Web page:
In response, the plan first throws PDR a sop, avowing that “Production/Distribution/Repair… jobs are critical to the economy and job diversity of San Francisco.” It then contends that something else is far more critical: the city’s “need to direct growth to transit-rich areas.” Meeting that need means that “some existing PDR uses on parcels currently zoned SLI or SALI would potentially face a greater risk of displacement from higher paying uses” that are also “more intensive transit-oriented uses, such as offices and housing.”

More precisely, replacing the SLI and SALI zoning with the Mixed-Use Office designation would eliminate protections for about 1,800 PDR workers, or one-third of the PDR jobs now in Central SoMa.

The plan asserts that “such a zoning change does not guarantee the loss of PDR jobs.” For one thing, “a ‘new school’ model of boutique manufacturing and other small-scale PDR uses” is setting up shop in Central SoMa. Regrettably, no examples or explanation (how do they pay the rent?) are provided. In any case, Production, Distribution and Repair encompasses far more than boutique manufacturing.

We’re told that “60% of the existing PDR jobs in the Plan area are in districts where office and housing is allowed and co-exists.” Again, in contrast to the plan’s handsome drawings of street re-configurations, 3-D visualizations of proposed urban form and illustrated discussion of building types favored by the tech sector, no examples or explanation of such co-existence are to be seen.

The plan also ventures that its implementation would “would accommodate space for up to 40,000 new jobs overall, of which several thousand would likely be higher-paying jobs for people without a four-year college degree, thereby creating new opportunities for the segment of San Francisco’s workforce who are employed by PDR businesses.” Even if that’s true, exactly what opportunities are these? And are the businesses providing them going to be located in SoMa or even in San Francisco? Where? Silence.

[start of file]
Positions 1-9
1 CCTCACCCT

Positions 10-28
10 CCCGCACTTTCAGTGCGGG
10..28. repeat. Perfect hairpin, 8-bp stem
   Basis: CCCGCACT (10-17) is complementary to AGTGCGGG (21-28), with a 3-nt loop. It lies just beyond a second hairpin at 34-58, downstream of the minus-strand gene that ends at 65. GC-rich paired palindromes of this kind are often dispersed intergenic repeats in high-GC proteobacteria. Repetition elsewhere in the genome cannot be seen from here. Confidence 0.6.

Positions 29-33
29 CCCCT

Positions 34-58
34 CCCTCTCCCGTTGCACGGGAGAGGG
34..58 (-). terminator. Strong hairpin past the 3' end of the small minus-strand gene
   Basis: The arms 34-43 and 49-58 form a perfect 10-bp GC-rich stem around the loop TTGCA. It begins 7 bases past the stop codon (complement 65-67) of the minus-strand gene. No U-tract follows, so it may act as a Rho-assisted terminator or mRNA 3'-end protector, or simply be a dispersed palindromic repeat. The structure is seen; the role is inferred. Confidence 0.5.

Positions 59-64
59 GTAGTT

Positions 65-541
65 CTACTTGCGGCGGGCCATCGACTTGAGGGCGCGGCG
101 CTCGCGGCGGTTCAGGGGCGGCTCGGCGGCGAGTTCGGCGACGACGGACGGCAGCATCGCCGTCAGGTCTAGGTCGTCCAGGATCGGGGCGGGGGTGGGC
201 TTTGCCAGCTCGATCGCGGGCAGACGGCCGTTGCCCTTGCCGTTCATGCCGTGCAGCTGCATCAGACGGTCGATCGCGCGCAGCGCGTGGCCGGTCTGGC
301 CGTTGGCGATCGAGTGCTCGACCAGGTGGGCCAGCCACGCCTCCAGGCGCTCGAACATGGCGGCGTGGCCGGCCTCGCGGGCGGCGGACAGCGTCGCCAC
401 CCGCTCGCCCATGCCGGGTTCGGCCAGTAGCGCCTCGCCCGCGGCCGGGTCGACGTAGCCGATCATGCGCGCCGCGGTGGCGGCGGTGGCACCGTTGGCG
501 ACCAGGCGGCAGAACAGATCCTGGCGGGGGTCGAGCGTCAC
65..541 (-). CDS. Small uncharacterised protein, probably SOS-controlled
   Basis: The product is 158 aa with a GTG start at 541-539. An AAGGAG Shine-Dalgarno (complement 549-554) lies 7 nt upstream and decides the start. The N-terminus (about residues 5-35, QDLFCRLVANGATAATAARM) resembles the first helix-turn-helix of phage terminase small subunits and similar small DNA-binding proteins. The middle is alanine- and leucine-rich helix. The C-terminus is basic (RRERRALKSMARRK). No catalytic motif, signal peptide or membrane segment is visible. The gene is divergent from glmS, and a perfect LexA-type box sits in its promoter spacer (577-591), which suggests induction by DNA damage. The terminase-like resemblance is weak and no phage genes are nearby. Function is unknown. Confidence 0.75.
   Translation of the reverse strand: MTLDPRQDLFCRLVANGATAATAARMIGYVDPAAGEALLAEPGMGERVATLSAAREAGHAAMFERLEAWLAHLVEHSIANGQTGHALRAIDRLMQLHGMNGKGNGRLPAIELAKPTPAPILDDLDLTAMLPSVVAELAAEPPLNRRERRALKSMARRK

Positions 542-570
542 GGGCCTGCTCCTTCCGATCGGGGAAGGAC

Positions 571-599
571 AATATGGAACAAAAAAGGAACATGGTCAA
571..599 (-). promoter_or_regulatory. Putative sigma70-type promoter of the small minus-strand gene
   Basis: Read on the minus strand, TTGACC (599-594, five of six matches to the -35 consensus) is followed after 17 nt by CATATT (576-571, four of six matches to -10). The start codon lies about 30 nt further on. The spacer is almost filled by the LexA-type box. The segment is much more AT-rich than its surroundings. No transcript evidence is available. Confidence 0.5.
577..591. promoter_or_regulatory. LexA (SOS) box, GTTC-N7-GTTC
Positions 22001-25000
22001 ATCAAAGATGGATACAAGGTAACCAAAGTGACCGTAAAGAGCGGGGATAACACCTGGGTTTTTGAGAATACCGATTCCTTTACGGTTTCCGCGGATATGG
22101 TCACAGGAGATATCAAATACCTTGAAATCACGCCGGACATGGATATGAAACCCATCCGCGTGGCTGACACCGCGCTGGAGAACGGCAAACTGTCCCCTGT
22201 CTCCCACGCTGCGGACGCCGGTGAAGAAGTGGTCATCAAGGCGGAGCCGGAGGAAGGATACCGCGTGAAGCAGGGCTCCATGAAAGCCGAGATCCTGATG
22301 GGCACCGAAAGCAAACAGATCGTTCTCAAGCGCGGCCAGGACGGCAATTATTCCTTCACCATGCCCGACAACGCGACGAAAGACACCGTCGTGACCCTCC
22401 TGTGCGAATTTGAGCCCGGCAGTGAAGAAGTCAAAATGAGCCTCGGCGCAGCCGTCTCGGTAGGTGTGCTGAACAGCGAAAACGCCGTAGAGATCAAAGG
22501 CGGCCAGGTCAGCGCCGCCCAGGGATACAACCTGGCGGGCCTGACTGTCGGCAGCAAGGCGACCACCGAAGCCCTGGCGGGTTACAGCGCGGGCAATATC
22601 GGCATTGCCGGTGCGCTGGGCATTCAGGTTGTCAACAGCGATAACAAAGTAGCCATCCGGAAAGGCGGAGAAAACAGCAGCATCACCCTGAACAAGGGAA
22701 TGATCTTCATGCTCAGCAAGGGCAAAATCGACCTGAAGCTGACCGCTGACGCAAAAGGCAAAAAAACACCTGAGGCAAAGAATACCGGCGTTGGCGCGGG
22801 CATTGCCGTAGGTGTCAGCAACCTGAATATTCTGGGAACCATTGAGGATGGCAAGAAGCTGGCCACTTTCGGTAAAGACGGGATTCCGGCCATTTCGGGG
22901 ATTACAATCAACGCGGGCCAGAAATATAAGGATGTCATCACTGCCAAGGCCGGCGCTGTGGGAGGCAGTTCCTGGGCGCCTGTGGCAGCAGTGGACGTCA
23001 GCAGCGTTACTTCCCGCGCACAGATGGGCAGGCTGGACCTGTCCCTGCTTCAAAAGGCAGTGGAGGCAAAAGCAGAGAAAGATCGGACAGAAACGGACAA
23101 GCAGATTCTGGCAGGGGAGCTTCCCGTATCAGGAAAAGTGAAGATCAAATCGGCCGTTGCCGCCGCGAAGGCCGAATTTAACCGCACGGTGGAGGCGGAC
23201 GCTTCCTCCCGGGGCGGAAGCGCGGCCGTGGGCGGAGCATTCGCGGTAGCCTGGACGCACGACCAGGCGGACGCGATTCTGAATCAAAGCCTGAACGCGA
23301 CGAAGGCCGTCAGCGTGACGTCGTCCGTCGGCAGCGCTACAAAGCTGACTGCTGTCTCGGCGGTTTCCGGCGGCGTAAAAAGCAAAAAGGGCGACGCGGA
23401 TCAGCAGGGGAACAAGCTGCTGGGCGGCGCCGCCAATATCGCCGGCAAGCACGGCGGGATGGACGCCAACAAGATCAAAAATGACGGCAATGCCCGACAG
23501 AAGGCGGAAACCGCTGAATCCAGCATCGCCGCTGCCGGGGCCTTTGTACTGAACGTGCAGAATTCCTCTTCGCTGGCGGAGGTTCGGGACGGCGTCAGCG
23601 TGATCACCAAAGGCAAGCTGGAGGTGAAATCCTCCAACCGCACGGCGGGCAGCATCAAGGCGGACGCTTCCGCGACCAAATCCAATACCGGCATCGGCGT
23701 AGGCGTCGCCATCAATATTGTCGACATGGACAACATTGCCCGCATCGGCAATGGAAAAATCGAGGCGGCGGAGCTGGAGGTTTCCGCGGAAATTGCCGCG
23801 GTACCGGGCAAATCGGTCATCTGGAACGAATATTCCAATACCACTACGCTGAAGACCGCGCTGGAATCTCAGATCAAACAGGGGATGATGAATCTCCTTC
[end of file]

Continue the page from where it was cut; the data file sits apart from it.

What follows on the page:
Glancing at the space issue, the authors of the Central SoMa Plan report that San Francisco has commissioned “a PDR ‘intensification’ study” of  “the conditions under which new PDR development is available.” Curiously, they doesn’t disclose that the study, completed four months before the publication of the draft plan, found that the scheme it was asked to research, using new office space to subsidize PDR on the ground floor, is (unsurprisingly) a financial non-starter.

In another propitiatory gesture, Appendix B declares that “the City is strongly committed to the preservation of PDR uses, as signified by the 2008 creation of the very restrictive PDR zoning districts in the Eastern Neighborhoods,” one of which, East SoMa, overlaps with the southeastern Central SoMa Plan area.

But the Central SoMa Plan proper states that when the Board of Supervisors adopted the SLI zoning, it was understood that “PDR businesses would not be strongly protected” in the future. The East SoMa Plan does contain those very words. But it also incorporates one of the “Key Principles” that, it says, “inform all the objectives and policies” of all the Eastern Neighborhoods Plans:

Reserve sufficient space for production, distribution and repair activities, in order to support the city’s economy and provide good jobs for residents.

It appears that the city’s mode of choice for dealing with PDR is equivocation.

That said, one passage in Appendix B makes the city’s position clear:

“Given the relatively small percentage of the City’s PDR jobs in [Central SoMa], the other efforts citywide to protect and encourage PDR, and the opportunity represented by the rezoning in this location, on balance this”—the  likely destruction of 1,800 jobs by an incursion of market-rate, transit-oriented development—“is a reasonable trade-off.”

Is it? (more after the jump)